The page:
- Alectrosaurus (Late Cretaceous, Mongolia)
- Appalachiosaurus (Late Cretaceous, eastern United States)
- ?Labocania (Late Cretaceous, western Mexico)
- Family Tyrannosauridae
PhylogenyWhile paleontologists have long recognized the family Tyrannosauridae, its ancestry has been the subject of much debate. For most of the twentieth century, tyrannosaurids were commonly accepted as members of the Carnosauria, which included almost all large theropods. Within this group, the allosaurids were often considered to be ancestral to tyrannosaurids. In the early 1990s, cladistic analyses instead began to place tyrannosaurids into the Coelurosauria, Tyrannosaurids are now universally considered to be large coelurosaurs. Xu et al. 2006 Alectrosaurus, a poorly known genus from Mongolia, is definitely a tyrannosauroid but its exact relationships are unclear. but is usually considered a carnosaur today. Iliosuchus has a vertical ridge on the ilium reminiscent of tyrannosauroids and may in fact be the earliest known member of the superfamily, but not enough material is known to be sure. and the Tetori Group of Japan. "Chilantaisaurus" maortuensis from the Dashuigou Formation of Inner Mongolia in China is also sometimes considered to be an Early Cretaceous tyrannosauroid. from the middle of the Cretaceous. The first unquestionable remains of tyrannosaurids occur in the Campanian stage of the Late Cretaceous in North America and Asia. Two subfamilies are recognized. The albertosaurines are only known from North America, while the tyrannosaurines are found on both continents. Non-tyrannosaurid tyrannosauroids like Alectrosaurus and possibly Bagaraatan were contemporaneous with tyrannosaurids in Asia, while they are absent from western North America. These filaments have usually been interpreted as "protofeathers," homologous with the branched feathers found in birds and some non-avian theropods, although other hypotheses have been proposed. A skeleton of Dilong was described in 2004 that included the first example of "protofeathers" in a tyrannosauroid. Similarly to down feathers of modern birds, the "protofeathers" found in Dilong were branched but not pennaceous, and may have been used for insulation. It is possible that "protofeathers" were present on areas of the body not preserved with skin impressions. Alternatively, secondary loss of "protofeathers" in large tyrannosaurids may be analogous with the similar loss of hair in the largest modern mammals like elephants, where a low surface area-to-volume ratio slows down heat transfer, making insulation by a coat of hair unnecessary.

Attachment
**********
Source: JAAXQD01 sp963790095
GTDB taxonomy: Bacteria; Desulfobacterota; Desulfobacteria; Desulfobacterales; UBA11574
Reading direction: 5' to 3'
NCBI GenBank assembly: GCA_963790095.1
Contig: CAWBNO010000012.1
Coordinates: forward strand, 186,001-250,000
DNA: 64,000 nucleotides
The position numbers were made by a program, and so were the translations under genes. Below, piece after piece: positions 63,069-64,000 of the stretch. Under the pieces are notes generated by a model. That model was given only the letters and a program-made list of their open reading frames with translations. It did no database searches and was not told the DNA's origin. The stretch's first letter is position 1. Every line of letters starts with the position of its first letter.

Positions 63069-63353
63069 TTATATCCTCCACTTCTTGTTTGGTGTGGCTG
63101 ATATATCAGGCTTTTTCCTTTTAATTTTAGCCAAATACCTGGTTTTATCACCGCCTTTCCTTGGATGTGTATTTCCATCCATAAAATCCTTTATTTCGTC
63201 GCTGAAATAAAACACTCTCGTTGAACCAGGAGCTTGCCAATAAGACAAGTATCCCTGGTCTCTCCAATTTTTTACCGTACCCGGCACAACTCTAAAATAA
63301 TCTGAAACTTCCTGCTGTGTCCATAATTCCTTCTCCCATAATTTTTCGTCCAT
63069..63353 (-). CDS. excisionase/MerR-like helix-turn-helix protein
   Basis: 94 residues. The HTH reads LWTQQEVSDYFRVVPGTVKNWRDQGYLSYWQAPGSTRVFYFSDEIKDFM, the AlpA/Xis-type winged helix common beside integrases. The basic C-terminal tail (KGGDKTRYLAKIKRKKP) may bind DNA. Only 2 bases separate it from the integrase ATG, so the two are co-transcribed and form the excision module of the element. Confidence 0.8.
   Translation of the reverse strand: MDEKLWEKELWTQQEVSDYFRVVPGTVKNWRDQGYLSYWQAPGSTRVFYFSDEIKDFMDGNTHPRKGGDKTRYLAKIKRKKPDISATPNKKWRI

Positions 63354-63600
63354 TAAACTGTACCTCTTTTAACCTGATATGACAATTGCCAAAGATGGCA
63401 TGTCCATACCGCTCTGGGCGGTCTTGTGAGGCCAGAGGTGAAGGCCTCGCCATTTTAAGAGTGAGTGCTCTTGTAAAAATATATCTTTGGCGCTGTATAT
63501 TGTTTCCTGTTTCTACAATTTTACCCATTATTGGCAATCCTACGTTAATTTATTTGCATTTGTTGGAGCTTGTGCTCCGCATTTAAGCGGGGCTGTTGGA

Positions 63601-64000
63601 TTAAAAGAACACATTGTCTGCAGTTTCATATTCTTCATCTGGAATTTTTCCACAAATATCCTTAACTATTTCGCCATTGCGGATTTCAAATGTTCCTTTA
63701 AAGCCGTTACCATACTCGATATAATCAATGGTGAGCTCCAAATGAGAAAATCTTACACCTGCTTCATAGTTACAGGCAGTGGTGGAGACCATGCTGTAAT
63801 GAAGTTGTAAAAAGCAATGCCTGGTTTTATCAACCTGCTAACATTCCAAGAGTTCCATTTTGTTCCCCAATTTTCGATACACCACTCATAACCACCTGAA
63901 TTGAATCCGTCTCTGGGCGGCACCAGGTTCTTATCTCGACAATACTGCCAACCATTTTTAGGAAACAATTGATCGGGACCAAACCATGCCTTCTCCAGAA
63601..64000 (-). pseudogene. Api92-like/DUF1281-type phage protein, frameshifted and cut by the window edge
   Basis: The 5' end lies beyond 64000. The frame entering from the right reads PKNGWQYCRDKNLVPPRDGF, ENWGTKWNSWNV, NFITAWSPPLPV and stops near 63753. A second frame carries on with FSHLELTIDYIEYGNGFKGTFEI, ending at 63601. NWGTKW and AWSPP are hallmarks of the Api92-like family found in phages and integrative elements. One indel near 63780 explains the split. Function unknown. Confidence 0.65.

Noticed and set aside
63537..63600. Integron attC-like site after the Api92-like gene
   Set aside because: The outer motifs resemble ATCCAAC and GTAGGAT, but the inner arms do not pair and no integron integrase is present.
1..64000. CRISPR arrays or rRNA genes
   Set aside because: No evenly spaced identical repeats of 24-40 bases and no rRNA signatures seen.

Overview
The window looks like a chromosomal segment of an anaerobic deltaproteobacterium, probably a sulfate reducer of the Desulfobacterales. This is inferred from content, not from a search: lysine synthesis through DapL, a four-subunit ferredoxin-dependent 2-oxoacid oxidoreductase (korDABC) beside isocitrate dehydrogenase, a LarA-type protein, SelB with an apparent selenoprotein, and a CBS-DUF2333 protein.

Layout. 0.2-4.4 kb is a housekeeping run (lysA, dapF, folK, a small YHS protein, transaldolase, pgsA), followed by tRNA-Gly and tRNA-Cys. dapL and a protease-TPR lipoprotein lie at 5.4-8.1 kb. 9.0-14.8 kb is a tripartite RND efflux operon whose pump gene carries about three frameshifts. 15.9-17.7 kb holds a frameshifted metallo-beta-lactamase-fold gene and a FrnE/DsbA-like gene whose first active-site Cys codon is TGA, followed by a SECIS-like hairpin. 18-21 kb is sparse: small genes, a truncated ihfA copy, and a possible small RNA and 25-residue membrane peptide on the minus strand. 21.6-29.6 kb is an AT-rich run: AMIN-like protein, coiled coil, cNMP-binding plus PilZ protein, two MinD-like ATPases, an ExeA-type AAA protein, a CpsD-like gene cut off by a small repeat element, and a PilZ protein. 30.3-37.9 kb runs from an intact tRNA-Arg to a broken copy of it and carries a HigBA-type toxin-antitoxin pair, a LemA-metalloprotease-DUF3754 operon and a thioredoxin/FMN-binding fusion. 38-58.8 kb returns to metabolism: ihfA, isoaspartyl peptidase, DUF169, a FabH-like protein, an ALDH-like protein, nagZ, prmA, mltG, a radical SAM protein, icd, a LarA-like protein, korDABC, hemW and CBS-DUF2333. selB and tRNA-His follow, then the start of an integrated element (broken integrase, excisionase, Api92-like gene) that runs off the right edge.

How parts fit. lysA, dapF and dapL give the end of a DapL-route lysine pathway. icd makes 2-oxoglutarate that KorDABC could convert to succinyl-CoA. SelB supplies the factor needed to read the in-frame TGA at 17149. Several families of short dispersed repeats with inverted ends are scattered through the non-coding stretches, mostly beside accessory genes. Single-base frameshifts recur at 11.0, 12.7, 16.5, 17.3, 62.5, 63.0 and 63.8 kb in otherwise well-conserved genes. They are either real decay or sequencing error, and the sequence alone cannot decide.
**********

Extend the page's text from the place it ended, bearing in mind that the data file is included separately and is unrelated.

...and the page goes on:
Head crestsBony crests are found on the skulls of many theropods, including numerous tyrannosauroids. The most elaborate is found in Guanlong, where the nasal bones support a single, large crest which runs along the midline of the skull from front to back. This crest was penetrated by several large foramina (openings) which reduced its weight. A less prominent crest is found in Dilong, where low, parallel ridges run along each side of the skull, supported by the nasal and lacrimal bones. This ridges curve inwards and meet just behind the nostrils, making the crest Y-shaped. The fused nasals of tyrannosaurid are often very rough-textured. Alioramus, a possible tyrannosaurid from Mongolia, bears a single row of five prominent bony bumps on the nasal bones; a similar row of much lower bumps is present on the skull of Appalachiosaurus, as well as some specimens of Daspletosaurus, Albertosaurus, and Tarbosaurus. In Albertosaurus, Gorgosaurus and Daspletosaurus, there is a prominent horn in front of each eye on the lacrimal bone. The lacrimal horn is absent in Tarbosaurus and Tyrannosaurus, which instead have a crescent-shaped crest behind each eye on the postorbital bone.
These head crests may have been used for display, perhaps for species recognition or courtship behavior. An example of the handicap principle may be the case of Guanlong, where the large, delicate crest may have been a hindrance to hunting in what was presumably an active predator. If an individual was healthy and successful at hunting despite the fragile crest, it would indicate the superior quality of the individual over others with smaller crests. Similarly to the unwieldy tail of a male peacock or the outsized antlers of an Irish elk, the crest of Guanlong may have evolved via sexual selection, providing an advantage in courtship which outweighed any decrease in hunting ability.
External linksportalpar Dinosaurs
- List of tyrannosauroid specimens and species at The Theropod Database.